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Airbnb murders in Kenya reflect country's misogyny and online toxic masculinity

Airbnb murders in Kenya reflect country's misogyny and online toxic masculinity Misogyny and toxic masculinity embodied in Kenyan society (Getty Images)

The body of a young woman was cut into pieces and put in a plastic bag after she rented a short-term apartment in Kenya. This is only one case of a widespread country phenomenon, already called "Airbnb murders", that is rooted in misogyny and gender-based violence.

Read more about a gruesome wave of violence against women in Kenya below on RBC-Ukraine.

To prepare the story, the following sources were used: BBC, The Guardian, Capital News, Equality Now, and UN Woman.Africa, Kenya National Bureau of Statistics.

Airbnb murders

This incident has shocked the country, as the previous similar one that took place in Nairobi recently. People are calling these cases the "Airbnb murders", even though Airbnb itself claimed that these women did not book through their platform.

"Another woman in her 20s who will not get to see her 40s," said Amnesty International Kenya's director, Irungu Houghton.

The police are investigating the murders but the suspect (or suspects) is far from being caught.

Gender-based violence in Kenya

Violence against women is a long-lasting crisis in Kenya. According to the National Bureau of Statistics, 40% of Kenyan women aged 15-49 experience domestic violence at least once in their lifetimes, while 1 in 4 faced domestic violence in the last 12 months.

Airbnb murders in Kenya reflect country's misogyny and online toxic masculinityMisogyny and toxic masculinity embodied in Kenyan society (Getty Images)

Besides, there is a growing problem of child sexual exploitation and abuse in the country. This is a growing problem, as poverty and social inequalities are getting even worse. After the COVID-19 pandemic, which weakened the country's economy, the average victims are now 12 years old, while it used to be 16 before the pandemic.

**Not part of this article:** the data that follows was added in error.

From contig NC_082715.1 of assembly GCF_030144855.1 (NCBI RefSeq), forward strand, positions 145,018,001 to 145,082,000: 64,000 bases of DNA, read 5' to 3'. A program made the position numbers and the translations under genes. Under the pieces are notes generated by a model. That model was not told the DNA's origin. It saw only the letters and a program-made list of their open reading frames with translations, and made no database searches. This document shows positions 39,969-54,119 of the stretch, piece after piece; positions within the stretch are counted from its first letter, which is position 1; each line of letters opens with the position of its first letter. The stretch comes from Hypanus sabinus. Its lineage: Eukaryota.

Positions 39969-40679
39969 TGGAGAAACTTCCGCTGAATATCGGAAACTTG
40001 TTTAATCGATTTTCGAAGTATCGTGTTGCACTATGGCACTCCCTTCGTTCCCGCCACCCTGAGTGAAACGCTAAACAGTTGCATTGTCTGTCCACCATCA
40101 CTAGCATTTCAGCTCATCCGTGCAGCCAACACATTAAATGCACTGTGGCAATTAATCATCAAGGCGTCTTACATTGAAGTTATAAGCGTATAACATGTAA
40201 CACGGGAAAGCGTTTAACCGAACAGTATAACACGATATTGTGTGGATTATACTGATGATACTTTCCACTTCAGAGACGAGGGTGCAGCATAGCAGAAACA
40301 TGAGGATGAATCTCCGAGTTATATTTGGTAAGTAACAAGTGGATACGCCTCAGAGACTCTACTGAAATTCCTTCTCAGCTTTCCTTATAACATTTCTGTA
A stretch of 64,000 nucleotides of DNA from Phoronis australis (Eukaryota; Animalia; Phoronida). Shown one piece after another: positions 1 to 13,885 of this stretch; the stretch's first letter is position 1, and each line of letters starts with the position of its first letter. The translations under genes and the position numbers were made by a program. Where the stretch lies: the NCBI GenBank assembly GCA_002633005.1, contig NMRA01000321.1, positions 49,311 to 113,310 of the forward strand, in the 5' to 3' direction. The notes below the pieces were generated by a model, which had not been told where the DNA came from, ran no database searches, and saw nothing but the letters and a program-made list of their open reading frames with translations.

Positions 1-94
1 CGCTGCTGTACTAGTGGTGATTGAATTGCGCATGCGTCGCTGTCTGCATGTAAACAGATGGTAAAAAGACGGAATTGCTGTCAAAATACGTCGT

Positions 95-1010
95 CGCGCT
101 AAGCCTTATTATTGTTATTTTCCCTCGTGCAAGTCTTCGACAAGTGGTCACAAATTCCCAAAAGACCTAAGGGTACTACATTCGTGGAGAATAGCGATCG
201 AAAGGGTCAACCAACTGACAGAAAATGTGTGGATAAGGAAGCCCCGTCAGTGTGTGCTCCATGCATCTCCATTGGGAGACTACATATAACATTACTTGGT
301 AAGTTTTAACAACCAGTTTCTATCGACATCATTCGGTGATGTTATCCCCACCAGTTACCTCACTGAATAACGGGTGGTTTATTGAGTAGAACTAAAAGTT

Victim-blaming and misogyny online

This recent killing has brought attention to a dark part of Kenya's social media known as the "manosphere." People not only blame women for their own deaths but promote masculinity and oppose feminism.

On X, one can find whole sessions suggesting that men need to control women, comments linking masculine strength to the ability to make women pregnant, and alerts advising men to be careful around feminists. There are also trends of objectifying and shaming women, as well as warnings about women who have had abortions, along with some scientifically incorrect advice on how to recognize them.

The victim-blaming even led to the hashtag STOP KILLING WOMEN trending in Kenya on social media.

What officials say

Kenyan MP Esther Passaris says she's not surprised by the victim-blaming online because Kenya is a society that often disrespects women. She, herself, has faced misogyny as a public figure and even was called a "prostitute."

Amnesty International's Houghton believes these comments reflect a broader culture of hating women in Kenyan society. He says social media are now like a public space for debates, and Kenyan society is now "divided on what drives sexual and gender-based violence."